After 30 years, this Aussie-designed resort is still one of Asia’s bestTravel News from Stuff - 22-05-2023 stuff.co.nz
A raucous, squabbling guard of honour lines the roadsides of Langkawi, welcoming me to Malaysia’s northern archipelago.
With sharp eyes and sharper fangs, this army of athletic macaques swarm the branches above us, ambushing rubbish bins and lounging on parked cars at Langkawi’s popular beauty spots.
They are the advance party for a parade of wildlife and nature experiences on the island.
Through villages of red, purple, green and yellow houses, we drive north-west past rice paddies and beaches, until the 10 million-year-old rainforest stops being simply the backdrop and takes its rightful place as the jewel of Langkawi.get quote or book now in New Zealand
We’re heading to The Datai, one of Malaysia’s top hotels, a title it retains even as it celebrates its 30th birthday in 2023.
A large part of its success should be laid at the feet of the late, great Australian architect Kerry Hill, a master of tropical architecture. Instead of carving up the jungle to accommodate the hotel, he wove the 121-room property into the landscape, so that the view from the foyer is of rainforest, with glimpses of a serene pool, a path to a spa, veiled villas and little roads plied by silent electric buggies running guests to the sea, to the restaurants, to the Nature Centre or the sustainability hub.
My villa is set in the mid-levels of the rainforest, so when I step out onto my balcony, I’m in a forest of straight, moss-covered trunks that glitter with raindrops. Steamy, dark and fecund, I know there to be eyes on me.
“Don’t leave anything on the balcony,” warns my butler. “And don’t leave your doors open.” The macaques, apparently, party like rock stars, and don’t clean up after themselves.
At first light the next morning, I take a dip in Datai Bay, sharing the tepid waters with Indo-Pacific humpback dolphins, who also swim this stretch of the Andaman Sea between Langkawi and Thai island, Koh Tarutao.
On the steep walk back up the hill to the lobby and its frog-filled pond, a giant, sunbathing monitor is on show, while the spa is hidden among palms, fig trees and tangled rattan vines.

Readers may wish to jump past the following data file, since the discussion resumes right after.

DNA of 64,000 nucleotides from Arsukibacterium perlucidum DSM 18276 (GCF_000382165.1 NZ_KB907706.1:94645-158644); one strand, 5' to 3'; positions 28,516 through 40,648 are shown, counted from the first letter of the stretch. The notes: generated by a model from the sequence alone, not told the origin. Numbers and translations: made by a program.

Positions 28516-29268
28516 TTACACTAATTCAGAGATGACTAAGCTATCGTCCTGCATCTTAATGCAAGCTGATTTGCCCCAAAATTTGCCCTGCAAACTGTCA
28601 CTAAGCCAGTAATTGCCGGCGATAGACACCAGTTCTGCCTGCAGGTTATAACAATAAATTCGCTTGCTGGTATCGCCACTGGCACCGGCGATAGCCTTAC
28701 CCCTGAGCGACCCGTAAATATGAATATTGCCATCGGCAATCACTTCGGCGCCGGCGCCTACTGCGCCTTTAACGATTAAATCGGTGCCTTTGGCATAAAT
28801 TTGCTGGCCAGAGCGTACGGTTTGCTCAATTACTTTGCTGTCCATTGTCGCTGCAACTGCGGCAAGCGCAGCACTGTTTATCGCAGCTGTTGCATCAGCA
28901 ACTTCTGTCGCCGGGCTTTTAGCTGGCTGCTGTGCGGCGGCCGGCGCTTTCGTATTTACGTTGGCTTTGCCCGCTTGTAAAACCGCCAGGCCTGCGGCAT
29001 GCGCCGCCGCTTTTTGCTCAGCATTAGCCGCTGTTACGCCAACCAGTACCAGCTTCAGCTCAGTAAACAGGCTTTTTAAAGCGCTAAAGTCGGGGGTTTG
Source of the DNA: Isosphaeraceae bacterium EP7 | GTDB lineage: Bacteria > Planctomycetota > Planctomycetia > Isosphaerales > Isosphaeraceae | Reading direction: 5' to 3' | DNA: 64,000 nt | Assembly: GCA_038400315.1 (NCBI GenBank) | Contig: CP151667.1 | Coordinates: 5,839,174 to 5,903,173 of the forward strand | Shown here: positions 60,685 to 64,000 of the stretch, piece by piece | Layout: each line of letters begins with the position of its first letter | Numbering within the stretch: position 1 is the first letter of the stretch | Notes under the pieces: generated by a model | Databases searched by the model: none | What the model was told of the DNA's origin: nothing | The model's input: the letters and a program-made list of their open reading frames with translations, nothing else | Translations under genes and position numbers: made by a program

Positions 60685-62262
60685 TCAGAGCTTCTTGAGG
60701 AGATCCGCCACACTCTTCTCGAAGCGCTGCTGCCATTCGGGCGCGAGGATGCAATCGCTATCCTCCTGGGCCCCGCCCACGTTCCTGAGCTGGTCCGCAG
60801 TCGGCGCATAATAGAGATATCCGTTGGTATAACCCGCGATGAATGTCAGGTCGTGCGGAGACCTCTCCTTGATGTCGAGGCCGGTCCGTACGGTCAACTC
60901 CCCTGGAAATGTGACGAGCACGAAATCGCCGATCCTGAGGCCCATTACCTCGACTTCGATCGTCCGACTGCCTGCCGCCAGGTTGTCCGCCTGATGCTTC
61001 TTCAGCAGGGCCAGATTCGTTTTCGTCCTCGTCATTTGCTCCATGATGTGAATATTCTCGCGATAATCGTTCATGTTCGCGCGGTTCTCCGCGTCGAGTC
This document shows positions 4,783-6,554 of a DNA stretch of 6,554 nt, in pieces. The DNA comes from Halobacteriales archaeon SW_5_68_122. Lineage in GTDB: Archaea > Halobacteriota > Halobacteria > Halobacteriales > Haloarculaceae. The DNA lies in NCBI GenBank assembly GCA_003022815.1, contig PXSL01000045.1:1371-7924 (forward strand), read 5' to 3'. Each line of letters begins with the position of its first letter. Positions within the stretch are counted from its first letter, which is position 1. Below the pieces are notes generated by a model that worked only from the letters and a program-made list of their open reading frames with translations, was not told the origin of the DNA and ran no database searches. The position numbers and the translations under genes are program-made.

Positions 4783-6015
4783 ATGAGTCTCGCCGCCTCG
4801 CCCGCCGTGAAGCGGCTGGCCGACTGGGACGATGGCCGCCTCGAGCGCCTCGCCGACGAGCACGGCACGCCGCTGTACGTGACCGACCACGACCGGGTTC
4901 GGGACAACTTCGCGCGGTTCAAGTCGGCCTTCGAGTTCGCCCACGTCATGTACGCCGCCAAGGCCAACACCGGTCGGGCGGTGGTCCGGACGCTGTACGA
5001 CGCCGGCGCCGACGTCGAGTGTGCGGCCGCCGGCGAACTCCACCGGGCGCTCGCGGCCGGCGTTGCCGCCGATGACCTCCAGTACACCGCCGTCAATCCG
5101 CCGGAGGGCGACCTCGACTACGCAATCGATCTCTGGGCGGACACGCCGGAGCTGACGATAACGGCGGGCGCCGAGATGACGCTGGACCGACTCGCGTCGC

A pair of endangered oriental pied hornbills flits past, settling in their favourite tree to preen. Do they choose this tree because everyone in the main restaurant can see them? Do they enjoy distracting us from our food, cameras whipped out to snap these vain, avian celebrities?
Dragonflies flash and dive, a violet butterfly hovers in a patch of sunlight to reveal his beauty to his mate. The rainforest sings to me; cicadas by day, crickets by night. I cannot but fall under the Datai’s spell.
That night, I meet conservation team member Dev Abdullah in the open-air Gulai House restaurant, hidden deep in the forest. We order roti, rice and Malaysian chicken curry and discuss the hotel’s aim to achieve carbon neutrality. It’s one of the Datai’s many conservation projects, guided by a pledge to protect the 750 hectares of rainforest the group has custody over.
Malaysian conservationist and naturalist Irshad Mobarak established the Datai’s conservation program, with its night walks, the 15-metre-high canopy rainforest walk and boardwalks over mangroves, where I spy walking fish, playful sea otters and flying squirrels.
And there’s so much I am yet to see: pythons sleeping in the sun, the colugos – big-eyed flying lemurs. One apparently was sitting beside the entrance of the Datai’s excellent Thai restaurant, The Pavilion, which keen-eyed wildlife photographer Peter Ong spotted while he was waiting for me and whose work is on display at the hotel.
Our conversation weaves between Malaysia’s shy dusky langurs, who were poached to near extinction for their enchanting golden babies, of rare clouded leopards and sunbirds, who on live sips of sweet nectar.
“Our last Sumatran rhino died in 2019,” says Ong, “and Malaysia has 26 primates that are largely undocumented. Most Malaysians can’t tell the difference between a hornbill and a toucan, so I’m trying to photograph and document our wildlife.”
The next morning, my car trip to the airport is sweetened by the soundtrack of birdsong recorded at the Datai. I can’t name any of them, and it reminds me of Ong’s rhetorical question last night.
“We’re so quick to send man to the moon, but what’s in our backyard?”
The moon or the Datai? I’ll take the Datai, thanks.
Wildlife photographer Peter Ong will display his work at the Datai as part of its 30th anniversary celebrations. See:
Join one of the guided nature experiences at the Datai or cruise through the Unesco-listed geopark with Junglewalla, headed by conservationist Irshad Mobarak. See:
Villa stays at The Datai Langkawi from $1181 a night. See
Malaysia Airlines operates non-stop daily flights from Auckland to Kuala Lumpur. Singapore Airlines operates multiple flights from Christchurch to Kuala Lumpur with a stopover in Singapore. It’s a one-hour connecting flight to Langkawi International Airport. See: ;
Flying generates carbon emissions. To reduce your impact, consider other ways of travelling, amalgamate your trips, and when you need to fly, consider offsetting emissions.
Hot news New
No kebabs: How to picnic the Parisian way
The VIP Hollywood penthouse where guests do yoga on the helipad
Vietnam’s ‘other’ Ha Long Bay is one of Earth’s most stunning seascapes
Swimming with giant crocodiles in Queensland a 'weirdly beautiful' experience